When All of the Answers Are Wrong
Image: 10.29.23 One Lewiston Vigil. Photo by Lauren Smith Kennedy.
Those of you who know me will know that I am committed to bringing the language of love into our public discourse because I believe that this is part of advancing justice: wresting love out of the private domains of home and hearth and bringing it into the complex realities of building beloved community.
This is hard and challenging work because many of us resist the idea that there is a public vision or practice of love. But it is particularly difficult in moments like this.
Lewiston. Gaza. West Bank. Israel.
There is a common theme to these horrors – man’s inhumanity to man – that makes notions of love seem naive, even irresponsible somehow. But that is, in part, because we mostly lack a robust vision of love as a force of power and transformation in both our personal and public lives.
It is also because we are, ourselves, dehumanized by these atrocities. Our own humanity takes a hit when we are left with no adequate response to indiscriminate killing of innocents – civilians, children – be it across the world in Israel and Gaza or in our own bowling alleys and neighborhood restaurants.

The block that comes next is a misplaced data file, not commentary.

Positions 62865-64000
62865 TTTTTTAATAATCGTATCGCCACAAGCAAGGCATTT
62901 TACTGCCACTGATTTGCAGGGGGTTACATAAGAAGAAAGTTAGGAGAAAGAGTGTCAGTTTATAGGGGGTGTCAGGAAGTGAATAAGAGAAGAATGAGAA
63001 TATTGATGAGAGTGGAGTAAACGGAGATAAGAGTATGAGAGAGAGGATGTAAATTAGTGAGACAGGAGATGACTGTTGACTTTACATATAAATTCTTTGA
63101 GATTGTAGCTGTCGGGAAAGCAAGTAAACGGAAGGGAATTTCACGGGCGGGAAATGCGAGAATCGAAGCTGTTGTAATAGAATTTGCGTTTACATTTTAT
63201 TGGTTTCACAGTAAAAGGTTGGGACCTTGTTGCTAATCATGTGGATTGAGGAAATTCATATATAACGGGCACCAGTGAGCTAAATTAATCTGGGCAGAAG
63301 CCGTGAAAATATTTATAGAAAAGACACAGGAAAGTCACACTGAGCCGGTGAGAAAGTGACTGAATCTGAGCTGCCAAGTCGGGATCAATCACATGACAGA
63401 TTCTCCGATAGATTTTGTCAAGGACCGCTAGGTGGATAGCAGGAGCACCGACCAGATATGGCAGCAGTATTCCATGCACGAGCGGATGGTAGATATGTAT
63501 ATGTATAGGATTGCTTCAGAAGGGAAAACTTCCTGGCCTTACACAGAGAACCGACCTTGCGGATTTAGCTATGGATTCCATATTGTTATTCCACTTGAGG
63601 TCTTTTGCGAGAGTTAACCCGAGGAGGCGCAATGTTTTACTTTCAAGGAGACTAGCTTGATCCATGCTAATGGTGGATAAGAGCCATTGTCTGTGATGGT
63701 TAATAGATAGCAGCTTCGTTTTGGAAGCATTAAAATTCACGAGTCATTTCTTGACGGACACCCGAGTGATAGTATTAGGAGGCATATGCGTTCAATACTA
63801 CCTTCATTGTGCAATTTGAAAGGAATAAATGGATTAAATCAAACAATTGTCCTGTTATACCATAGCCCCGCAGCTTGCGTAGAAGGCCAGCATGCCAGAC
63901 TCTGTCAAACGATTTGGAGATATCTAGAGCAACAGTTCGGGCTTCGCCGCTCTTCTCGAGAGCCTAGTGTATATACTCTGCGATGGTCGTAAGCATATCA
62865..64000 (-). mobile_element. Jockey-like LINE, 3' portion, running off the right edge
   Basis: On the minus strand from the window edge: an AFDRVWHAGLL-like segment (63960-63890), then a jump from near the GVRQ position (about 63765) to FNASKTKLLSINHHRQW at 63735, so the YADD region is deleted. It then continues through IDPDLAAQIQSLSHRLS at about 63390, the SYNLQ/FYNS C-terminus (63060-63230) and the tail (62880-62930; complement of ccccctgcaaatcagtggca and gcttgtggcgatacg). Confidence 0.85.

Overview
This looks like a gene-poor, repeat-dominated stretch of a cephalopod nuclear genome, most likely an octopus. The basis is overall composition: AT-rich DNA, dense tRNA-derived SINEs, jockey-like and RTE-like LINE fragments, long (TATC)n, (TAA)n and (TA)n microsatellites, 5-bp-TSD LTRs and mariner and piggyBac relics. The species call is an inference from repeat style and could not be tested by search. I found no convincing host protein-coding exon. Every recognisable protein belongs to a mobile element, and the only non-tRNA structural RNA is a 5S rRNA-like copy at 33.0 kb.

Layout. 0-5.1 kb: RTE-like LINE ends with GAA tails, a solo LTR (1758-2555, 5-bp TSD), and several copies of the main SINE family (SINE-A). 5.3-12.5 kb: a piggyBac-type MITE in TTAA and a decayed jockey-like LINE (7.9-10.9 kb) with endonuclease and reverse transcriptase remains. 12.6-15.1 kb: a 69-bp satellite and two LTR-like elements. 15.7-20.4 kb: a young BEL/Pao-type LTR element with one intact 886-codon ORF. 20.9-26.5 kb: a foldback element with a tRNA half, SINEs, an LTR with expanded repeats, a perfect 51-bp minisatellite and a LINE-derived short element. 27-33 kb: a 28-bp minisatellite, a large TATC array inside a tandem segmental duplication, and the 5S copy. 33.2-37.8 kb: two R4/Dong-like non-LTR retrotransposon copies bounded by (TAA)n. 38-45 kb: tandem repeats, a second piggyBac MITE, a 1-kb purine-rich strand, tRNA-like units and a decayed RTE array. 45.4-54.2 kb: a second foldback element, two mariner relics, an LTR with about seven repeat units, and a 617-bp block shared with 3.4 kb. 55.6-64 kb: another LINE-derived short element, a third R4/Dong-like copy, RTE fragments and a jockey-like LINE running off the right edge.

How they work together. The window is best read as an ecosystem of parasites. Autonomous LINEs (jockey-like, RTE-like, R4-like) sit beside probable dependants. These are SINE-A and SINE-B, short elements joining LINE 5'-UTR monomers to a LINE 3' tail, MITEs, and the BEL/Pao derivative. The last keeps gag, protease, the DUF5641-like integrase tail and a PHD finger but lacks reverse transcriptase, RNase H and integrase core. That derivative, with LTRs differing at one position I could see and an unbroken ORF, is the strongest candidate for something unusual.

This is where a stronger vision of what love looks like in public becomes so necessary and urgent: a public practice of love affirming our own humanity through a fierce commitment to the basic humanity of the other, the stranger, the enemy, the perpetrator.
We need a public vision of love that emboldens us to resist and reject the dehumanization of another person or people; instead, to fight and struggle, as needed, to hold fast to their inherent humanity and dignity, even in the most difficult moments.
Such a vision of love would demand that we affirm the truth that the death of a Palestinian child in Gaza is no less abhorrent than the death of a Jewish child in Israel. Such a vision of love would reject the lie of the death cult mentality that says we must accept the scourge of gun violence as just a matter of fact in our modern lives.
The subversive truth here is that when we do this, when we find our way to acknowledge and honor the basic humanity of those with whom we disagree, even those who have done us harm, it allows – even requires – us to access a deeper humanity within ourselves. It expands our capacity for the kind of love that is able to work through and overcome the dehumanizing effects of heartbreak, trauma, and violence.
It is comparatively easy work to honor the humanity of those whom we already love and respect. It is another matter altogether to acknowledge and honor the basic humanity of the stranger, much less those with whom we are in conflict.
But the beautiful paradox is this: In doing so, perhaps we can find a path to break the vicious cycles of violence, retribution, and inhumanity that we are heirs to and that risk being the legacies we leave to our own children.
So far, all of the other answers have been wrong.
Peace and love,